HR and business strategy – the way forward
People issues are critical today. So is it time for HR to take centre-stage when it comes to business strategy?
One of the biggest areas of contention for many in HR has long been its role in shaping the strategic direction of a business. Departments like finance, sales and marketing are often seen to have all the significant metrics needed to guide the important decisions, while HR is left with ‘softer’ measures. While these are clearly vital to day-to-day operations, they are often not seen to have a long-term impact on the strategic planning that goes into deciding where a business needs to invest to secure its future success.
But as issues such as competition to attract and retain talented employees, engagement, and diversity become more vitally important to the overall success of any employer, the opportunity has grown for HR to stake its place at the top table. This has been boosted significantly by the advent of technology. Automation has allowed HR to streamline the way it handles many previously paper-based and time-consuming jobs. It has also allowed HR to generate all kinds of insightful metrics that help a business shape its future direction. So HR professionals now have the opportunity they’ve long cherished. Not only do they have more time to concentrate on the core people issues that affect the business, but more importantly they now have the reporting tools at their fingertips – tools that allow HR to ‘speak the language of the top table’.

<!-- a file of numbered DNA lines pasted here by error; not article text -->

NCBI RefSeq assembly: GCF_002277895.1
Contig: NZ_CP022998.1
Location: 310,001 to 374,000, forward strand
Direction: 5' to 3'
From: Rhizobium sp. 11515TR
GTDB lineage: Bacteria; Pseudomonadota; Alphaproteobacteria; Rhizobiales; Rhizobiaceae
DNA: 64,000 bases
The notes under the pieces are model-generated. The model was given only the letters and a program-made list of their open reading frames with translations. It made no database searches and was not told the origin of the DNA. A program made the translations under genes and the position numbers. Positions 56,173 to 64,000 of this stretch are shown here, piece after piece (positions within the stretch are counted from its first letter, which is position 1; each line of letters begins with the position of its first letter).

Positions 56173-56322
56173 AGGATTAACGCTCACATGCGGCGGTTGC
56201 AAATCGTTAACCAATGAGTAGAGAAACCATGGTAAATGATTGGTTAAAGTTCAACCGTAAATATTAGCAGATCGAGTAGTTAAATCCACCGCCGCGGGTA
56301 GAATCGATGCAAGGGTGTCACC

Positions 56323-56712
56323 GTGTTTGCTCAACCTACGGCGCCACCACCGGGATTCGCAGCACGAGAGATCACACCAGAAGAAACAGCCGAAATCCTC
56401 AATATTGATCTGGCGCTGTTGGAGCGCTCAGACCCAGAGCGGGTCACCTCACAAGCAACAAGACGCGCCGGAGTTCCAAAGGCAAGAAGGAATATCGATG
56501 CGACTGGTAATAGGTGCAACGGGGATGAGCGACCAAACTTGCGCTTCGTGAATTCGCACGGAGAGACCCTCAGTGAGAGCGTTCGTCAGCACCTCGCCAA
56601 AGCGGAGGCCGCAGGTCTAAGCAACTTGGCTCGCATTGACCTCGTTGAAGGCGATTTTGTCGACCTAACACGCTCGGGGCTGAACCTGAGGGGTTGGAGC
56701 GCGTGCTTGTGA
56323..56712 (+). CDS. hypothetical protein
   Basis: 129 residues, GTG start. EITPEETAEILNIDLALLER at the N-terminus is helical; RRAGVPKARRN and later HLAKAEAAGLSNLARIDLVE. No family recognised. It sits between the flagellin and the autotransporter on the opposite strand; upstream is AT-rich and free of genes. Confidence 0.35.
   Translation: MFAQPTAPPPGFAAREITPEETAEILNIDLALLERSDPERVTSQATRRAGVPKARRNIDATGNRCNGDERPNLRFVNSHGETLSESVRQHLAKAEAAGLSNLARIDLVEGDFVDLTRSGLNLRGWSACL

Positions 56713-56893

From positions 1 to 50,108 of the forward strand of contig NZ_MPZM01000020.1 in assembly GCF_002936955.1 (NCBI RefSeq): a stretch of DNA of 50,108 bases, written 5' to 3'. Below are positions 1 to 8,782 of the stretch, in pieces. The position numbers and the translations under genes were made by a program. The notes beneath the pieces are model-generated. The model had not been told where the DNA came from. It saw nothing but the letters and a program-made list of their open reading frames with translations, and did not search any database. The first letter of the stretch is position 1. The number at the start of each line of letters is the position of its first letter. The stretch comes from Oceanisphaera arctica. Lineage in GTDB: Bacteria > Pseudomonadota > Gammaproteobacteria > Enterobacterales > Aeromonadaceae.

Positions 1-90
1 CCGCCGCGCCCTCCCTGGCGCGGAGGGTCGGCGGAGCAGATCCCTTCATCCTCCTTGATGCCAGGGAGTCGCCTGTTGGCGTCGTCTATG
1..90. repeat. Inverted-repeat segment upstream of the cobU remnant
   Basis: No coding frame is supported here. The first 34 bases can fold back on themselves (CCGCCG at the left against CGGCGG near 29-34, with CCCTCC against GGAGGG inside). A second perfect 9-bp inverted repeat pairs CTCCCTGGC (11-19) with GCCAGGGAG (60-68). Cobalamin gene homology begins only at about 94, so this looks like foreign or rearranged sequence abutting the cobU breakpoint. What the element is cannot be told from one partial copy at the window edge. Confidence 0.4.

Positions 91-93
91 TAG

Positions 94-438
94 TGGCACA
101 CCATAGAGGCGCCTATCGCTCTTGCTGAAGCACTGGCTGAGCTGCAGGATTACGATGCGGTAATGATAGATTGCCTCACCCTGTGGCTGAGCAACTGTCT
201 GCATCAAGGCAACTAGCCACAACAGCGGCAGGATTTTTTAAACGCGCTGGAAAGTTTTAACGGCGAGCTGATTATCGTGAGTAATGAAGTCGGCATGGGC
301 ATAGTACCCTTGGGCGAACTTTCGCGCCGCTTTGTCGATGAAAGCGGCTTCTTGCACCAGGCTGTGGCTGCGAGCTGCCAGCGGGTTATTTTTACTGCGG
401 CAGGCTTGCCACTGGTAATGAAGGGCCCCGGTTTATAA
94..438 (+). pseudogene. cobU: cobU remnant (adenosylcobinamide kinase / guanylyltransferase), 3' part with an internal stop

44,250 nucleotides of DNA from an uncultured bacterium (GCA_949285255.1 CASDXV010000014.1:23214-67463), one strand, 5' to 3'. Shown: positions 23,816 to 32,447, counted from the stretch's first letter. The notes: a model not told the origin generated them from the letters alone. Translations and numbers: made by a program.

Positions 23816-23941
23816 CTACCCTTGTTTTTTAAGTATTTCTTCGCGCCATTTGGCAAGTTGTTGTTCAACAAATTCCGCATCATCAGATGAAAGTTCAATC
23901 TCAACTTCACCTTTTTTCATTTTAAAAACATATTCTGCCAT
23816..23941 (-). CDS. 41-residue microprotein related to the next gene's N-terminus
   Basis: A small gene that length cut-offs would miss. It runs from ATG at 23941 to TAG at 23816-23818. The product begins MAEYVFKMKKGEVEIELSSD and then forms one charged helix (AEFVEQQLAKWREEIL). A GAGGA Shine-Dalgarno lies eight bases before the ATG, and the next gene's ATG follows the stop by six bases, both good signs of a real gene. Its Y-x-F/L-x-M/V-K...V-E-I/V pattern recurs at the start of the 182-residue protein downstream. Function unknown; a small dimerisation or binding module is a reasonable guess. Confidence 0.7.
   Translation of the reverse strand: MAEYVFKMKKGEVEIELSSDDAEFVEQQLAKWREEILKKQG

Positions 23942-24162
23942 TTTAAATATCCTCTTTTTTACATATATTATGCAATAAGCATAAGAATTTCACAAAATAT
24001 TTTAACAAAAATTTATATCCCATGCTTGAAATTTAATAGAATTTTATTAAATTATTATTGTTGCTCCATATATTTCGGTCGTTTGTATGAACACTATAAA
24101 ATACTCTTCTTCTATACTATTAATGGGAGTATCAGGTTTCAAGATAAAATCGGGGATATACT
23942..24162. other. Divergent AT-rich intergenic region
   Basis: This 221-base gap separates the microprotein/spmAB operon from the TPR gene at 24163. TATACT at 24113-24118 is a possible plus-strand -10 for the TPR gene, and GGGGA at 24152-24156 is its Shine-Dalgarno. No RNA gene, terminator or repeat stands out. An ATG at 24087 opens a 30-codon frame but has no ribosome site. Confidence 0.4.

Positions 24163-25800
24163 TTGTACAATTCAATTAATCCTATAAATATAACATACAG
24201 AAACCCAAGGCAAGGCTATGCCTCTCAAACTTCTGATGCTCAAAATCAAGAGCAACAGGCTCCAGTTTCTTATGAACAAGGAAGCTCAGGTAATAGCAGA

Many of the core issues facing any business in today’s globally competitive environment are owned by HR. It’s highly likely therefore that HR will be tasked with providing the solutions. It’s a great opportunity, but just how ready is HR to take on this more active central strategic role? And what will it need to enable it to fulfil this strategic role effectively?
Having the right HR systems in place will, therefore, become more important than ever. Armed with the right systems HR will have the data and reporting structures it needs to identify any gaps the business should close. For example, are there skills issues holding back progress? What strategies can best be applied to close these gaps? Are there compliance issues the business faces? What benefits will accrue by streamlining current systems to drive greater efficiency and reduce costs? All of these not only have a positive impact on HR, but also on the wider shared objectives of every part of the organisation.
In all of these areas HR is going to play a vital part in building and shaping the overall business case for investment in better processes and technology. How else can HR deliver the right tools for the job? A job moreover that is now important to the overall strategic direction of the whole organisation. Because these are no longer investment decisions for HR alone – they affect the whole business. So this gives HR an excellent opportunity to drive, influence and shape those much wider investment decisions, provided they can create a compelling business case to the right stakeholders.
As a result, the business gets what it needs to drive itself forward with confidence, and the HR team finds itself centre-stage with a key strategic role. No longer a bit-part player, but now with a starring role in ensuring a successful future for the entire business.